Renfrew Decks the Halls for an Old Time Christmas

December 03, 2006|by KATE S. ALEXANDER

WAYNESBORO, Pa. - With gentle strokes on the finely tuned strings, the hammer dulcimer emits a familiar tune. Listening to the tune, a lady nearby quietly sings along, "Deck the halls with boughs of holly."

As visitors to Renfrew Christmas walk through the old farmhouse and past Tom Jolin playing carols on the dulcimer, they point to the many decorations and whisper to one another.

In every room of the 19th-century house, boughs of holly, sprigs of pine, bowls of fruit and strings of pine cones adorn window sills, mantles and tabletops.

"This is the way Christmas used to be," said Bonnie Iseminger, administrator of Renfrew Museum and Park.

Friday and Saturday, staff and volunteers at Renfrew welcomed visitors to Renfrew Christmas. A celebration of old-time Christmas traditions, Iseminger said, the two-day open house is a thank-you note to the community.


"We belong to the Borough of Waynesboro, and this is how we give back," she said.

Members of the Toll Gate Garden Club and the Blue Ridge Summit Garden Club spent last week crafting the decorations, some of which were raffled off to benefit the museum.

For each of its 31 years, Renfrew Museum and Park has hosted Renfrew Christmas. The free event features an open house, music, storytelling and refreshments.

Sue Smith, supervisor of visitor services, said Renfrew Christmas is a quiet, simple celebration that spreads the spirit of the holidays.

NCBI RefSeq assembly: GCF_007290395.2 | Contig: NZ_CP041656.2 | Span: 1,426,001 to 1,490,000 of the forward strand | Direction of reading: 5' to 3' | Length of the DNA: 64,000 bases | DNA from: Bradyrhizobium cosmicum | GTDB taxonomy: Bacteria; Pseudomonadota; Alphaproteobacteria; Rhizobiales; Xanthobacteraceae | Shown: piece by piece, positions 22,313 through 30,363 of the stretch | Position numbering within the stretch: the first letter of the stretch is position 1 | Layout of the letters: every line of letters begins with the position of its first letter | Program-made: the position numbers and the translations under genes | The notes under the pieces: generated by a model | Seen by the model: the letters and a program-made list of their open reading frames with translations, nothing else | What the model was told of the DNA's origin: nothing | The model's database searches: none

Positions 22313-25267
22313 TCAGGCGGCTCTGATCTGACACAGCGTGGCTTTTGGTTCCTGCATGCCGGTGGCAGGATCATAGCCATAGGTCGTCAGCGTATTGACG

"There is no pressure, no stress and no charge," she said. "It is the polar opposite to Black Friday."

Several visitors to the two-day celebration said they came for the decorations.

"People tell me they just love the decorations," said Sara Sebold, a volunteer at Renfrew Christmas.

Rosemary Mack of Germantown, Md., came to the event for the first time this year and was taken with simplicity of the decorations.

"They are beautiful, the cranberries, oranges and pine," she said. "It's like you get to go back in time and see what Christmas was like then."

Inspired by tradition and created from nature, Iseminger said the decorations were designed to give visitors a sense of how the family who lived in the old house would have decked the halls back in the early 1800s.

"Back then, they didn't have all the glitz we now associate with Christmas," Iseminger said. "They would have made their decorations from what was around the farm."

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